September 11, 2001. It’s hard to believe we’ve taken another trip around the sun and find ourselves remembering one of the worst days in history. On the 20th anniversary of a tragedy synonymous with evil, we’ll see a constant stream of remembrances, events, and special programming. You’ll be hard-pressed to find a single social media platform that isn’t overflowing with “Never Forget” posts.
Those of us who were here, remember exactly where we were when it happened.
I was just beginning what would be my last year as a teacher in a small elementary school in the suburbs in Akron, Ohio. On that particular morning, I didn’t have students, and I was working on a video for our Open House assembly. In the back corner of my classroom, I had a small black and white TV connected to a computer which I used as a playback monitor. I never turned the television on but for some reason that day Good Morning America was on in the background as I worked. Stunned, I watched the footage of the breaking news.
Panicked parents, having learned the news, rushed to the school to take their children home and in some way keep them safe. For the next few days, as people struggled to make sense of what had happened, the images were everywhere. I remember my sister sobbing with anguish in not knowing how to explain this horrible thing to my nephew, Clay.
At home, she tried to keep the television on cartoon channels – anything but the horrible images. But it was impossible to shield him from the news. She desperately searched for words that would make sense to a 6-year old, even when grown-ups couldn’t find words that made sense.
I remember sitting down at my computer with this flood of images wondering how I would make sense of them. And like others, I assume, I found comfort in demonstrations of human kindness, people helping people, and remarkable courage. I remember thinking that the footage of the planes crashing into the buildings would forever be part of our historical archive. Clay would see it along with the rest of us for years to come. But I wanted him to know how we got through it…. how we survived it…. how we came together as human beings.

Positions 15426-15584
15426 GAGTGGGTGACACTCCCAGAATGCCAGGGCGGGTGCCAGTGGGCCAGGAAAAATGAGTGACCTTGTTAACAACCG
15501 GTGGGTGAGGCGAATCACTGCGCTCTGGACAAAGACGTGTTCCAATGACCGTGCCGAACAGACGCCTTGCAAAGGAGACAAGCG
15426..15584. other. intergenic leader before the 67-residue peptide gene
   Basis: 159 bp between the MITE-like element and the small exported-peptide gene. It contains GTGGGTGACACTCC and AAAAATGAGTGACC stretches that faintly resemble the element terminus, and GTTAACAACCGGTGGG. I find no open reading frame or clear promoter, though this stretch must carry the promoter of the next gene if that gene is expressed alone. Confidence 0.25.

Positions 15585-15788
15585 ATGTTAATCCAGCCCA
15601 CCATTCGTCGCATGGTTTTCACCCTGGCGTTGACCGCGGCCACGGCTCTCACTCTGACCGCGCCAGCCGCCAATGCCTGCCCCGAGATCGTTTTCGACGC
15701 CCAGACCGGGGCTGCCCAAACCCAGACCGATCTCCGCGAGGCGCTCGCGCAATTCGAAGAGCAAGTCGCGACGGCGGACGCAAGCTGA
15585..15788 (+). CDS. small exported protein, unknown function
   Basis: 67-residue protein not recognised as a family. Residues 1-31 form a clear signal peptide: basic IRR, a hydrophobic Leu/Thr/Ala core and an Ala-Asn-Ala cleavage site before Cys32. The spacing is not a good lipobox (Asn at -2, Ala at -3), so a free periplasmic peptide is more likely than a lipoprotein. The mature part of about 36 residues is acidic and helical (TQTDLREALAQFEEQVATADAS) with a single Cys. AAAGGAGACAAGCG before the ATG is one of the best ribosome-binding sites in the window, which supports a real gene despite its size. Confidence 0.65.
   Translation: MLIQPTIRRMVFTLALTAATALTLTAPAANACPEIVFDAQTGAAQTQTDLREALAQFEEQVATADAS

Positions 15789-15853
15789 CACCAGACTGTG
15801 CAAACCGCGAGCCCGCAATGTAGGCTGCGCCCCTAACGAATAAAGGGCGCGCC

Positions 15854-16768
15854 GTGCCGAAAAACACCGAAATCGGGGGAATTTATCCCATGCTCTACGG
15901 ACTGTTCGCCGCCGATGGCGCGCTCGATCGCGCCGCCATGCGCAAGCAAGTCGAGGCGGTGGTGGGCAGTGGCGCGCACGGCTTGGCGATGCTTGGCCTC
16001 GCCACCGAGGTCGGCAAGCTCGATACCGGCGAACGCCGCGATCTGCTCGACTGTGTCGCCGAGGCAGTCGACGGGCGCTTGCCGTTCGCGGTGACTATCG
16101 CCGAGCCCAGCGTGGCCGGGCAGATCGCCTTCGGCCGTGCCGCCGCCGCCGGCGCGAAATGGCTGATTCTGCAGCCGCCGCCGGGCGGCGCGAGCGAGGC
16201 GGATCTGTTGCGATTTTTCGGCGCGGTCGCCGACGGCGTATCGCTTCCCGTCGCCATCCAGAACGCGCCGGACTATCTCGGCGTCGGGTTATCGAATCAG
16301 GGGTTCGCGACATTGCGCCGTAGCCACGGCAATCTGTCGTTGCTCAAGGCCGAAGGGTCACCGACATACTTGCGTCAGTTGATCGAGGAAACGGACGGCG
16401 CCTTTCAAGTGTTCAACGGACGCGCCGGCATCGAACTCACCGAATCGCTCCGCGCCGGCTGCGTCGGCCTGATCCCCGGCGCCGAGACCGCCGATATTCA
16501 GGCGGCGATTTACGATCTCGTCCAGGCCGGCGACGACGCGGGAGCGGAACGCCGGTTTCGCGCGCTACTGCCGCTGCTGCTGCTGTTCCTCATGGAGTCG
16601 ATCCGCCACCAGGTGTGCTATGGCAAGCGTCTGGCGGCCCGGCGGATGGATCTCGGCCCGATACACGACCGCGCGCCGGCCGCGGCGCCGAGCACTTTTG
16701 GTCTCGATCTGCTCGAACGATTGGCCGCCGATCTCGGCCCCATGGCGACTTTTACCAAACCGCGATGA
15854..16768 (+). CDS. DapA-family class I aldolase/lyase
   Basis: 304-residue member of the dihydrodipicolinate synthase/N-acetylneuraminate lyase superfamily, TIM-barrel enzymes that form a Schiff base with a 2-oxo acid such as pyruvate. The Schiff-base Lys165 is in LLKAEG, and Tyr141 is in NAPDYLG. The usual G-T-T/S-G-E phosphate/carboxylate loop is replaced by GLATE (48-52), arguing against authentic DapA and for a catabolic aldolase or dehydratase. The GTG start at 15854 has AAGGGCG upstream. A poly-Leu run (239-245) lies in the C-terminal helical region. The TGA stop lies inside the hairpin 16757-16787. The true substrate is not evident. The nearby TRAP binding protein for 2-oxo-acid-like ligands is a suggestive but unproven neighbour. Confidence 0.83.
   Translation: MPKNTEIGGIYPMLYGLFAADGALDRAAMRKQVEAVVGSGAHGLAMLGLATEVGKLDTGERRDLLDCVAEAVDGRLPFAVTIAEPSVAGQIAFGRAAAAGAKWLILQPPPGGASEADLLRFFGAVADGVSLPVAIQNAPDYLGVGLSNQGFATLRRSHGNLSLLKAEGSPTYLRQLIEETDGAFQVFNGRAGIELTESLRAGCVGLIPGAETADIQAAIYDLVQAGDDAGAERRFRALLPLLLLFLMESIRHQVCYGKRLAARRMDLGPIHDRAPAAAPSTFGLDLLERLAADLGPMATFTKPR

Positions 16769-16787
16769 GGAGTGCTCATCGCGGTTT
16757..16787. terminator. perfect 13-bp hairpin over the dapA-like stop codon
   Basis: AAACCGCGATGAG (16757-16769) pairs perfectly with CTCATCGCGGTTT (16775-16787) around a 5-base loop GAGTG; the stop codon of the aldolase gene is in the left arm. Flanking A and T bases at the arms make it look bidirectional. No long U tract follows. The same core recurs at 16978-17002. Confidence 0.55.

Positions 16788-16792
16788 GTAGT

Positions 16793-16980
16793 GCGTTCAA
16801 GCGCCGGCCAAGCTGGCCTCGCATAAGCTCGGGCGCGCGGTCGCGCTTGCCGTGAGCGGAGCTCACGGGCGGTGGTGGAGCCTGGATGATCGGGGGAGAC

I wanted him to know that out of this inconceivable horror came goodness. Firefighters and police officers who were so incredibly selfless and brave, people of all colors, religions, and political affiliations coming together in a way I had never seen before in my lifetime. Sixteen days after the event that would forever change our nation, I again sat down at my computer to create another video – one that I could give to Clay when he was old enough to understand the evil and the hate… and the bravery and the compassion.
Buried in a box along with the front page of the Akron Beacon Journal dated Sept 16, 2001, and a few magazines that focused on the heroes, I found that DVD that I made 20 years ago. Today, Clay is 26 years old. He’s never known a world without mass shootings and terror threats. I wonder if he will ever grasp the magnitude of that event…how inconceivable it was. And given the polarizing state of our country today, I wonder if he’ll ever experience the only comfort we could find back then – the resolve to come together as a nation and be better human beings.
Are we better?
Are we good people – kind, compassionate and inclusive despite differences in political affiliation, race, religion, or sexual orientation?
Do we help those less fortunate and leave the world a little better than we found it? Or does our sense of humanity extend only to our people within our borders?
I listen to hateful speech and I see racist, insulting, ignorant images and name-calling as I scroll through social media. I read stories and struggle to comprehend the statistics of senseless murders, of racism and bigotry, and social injustice. I read stories about people who have lost jobs and loved ones due to the pandemic and those who are struggling to feed their families and pay the bills. I listen to people debate individual liberties vs the common good. And I think about what we are doing to each other and our planet.
Today, as I hear and read the words “Never Forget,” I wonder what people are remembering. Are they remembering the horrific images, the way our country used to be before that tragic day, the way that day changed the world? Or are they remembering our resolve, the way we helped one another, lifted one another up, grieved together, and healed together?
Have we forgotten the heroism and the humanity that rose out of the rubble and devastation that smoldered in pure evil? Have we forgotten that country that came together and survived?
Maybe this year in that moment of silence we share to memorialize the lives lost on that horrific day, we might also find the resolve to show our children what this country once was… and what it CAN be again.
If each of us commits to be better in our own small sphere of influence, that would be a great start.
This is the video that I created for Clay 18 years ago.